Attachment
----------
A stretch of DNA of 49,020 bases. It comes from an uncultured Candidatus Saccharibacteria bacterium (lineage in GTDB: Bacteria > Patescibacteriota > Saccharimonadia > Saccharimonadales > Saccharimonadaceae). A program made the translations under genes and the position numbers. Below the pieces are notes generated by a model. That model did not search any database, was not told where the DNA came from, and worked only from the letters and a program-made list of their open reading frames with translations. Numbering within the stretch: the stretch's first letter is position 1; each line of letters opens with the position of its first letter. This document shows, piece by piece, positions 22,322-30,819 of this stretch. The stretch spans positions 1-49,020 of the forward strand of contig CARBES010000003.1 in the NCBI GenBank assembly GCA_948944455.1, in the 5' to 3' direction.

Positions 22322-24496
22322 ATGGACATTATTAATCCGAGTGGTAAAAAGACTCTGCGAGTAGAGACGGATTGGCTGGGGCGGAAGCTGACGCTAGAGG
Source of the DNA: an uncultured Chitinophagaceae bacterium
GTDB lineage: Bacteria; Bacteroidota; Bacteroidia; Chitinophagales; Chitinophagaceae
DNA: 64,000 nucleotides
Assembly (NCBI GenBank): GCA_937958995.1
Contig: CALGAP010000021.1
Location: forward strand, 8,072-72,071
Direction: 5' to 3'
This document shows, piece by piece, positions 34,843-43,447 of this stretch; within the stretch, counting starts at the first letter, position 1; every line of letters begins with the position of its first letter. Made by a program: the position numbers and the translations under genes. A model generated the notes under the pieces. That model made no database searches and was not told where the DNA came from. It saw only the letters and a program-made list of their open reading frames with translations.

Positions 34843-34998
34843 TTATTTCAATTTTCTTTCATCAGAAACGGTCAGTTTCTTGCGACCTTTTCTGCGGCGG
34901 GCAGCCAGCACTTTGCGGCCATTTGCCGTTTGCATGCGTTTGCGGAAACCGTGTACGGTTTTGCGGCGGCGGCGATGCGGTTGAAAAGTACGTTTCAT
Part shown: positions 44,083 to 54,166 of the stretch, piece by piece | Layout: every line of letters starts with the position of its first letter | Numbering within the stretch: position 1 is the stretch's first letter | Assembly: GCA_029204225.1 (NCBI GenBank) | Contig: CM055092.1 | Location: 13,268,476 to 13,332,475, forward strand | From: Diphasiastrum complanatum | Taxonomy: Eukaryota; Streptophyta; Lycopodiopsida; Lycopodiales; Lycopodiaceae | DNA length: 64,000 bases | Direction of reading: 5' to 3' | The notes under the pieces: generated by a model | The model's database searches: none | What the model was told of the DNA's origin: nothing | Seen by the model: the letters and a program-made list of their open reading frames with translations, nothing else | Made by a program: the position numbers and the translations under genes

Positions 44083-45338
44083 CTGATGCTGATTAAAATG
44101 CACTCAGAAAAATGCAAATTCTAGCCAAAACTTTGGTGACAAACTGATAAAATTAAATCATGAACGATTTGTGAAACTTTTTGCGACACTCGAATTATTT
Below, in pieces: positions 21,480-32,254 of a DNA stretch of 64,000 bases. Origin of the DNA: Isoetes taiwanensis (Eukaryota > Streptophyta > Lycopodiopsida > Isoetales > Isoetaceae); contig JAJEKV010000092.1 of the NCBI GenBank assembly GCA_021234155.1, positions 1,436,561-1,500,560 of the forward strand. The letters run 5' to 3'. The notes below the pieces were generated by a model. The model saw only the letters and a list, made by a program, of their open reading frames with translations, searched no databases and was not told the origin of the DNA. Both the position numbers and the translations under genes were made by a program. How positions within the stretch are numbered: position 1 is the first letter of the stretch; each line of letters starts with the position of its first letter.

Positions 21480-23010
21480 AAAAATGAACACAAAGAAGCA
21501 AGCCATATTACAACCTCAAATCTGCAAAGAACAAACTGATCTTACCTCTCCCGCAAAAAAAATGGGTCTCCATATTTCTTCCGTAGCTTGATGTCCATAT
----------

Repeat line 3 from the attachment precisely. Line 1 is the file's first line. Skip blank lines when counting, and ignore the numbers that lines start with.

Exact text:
22322 ATGGACATTATTAATCCGAGTGGTAAAAAGACTCTGCGAGTAGAGACGGATTGGCTGGGGCGGAAGCTGACGCTAGAGG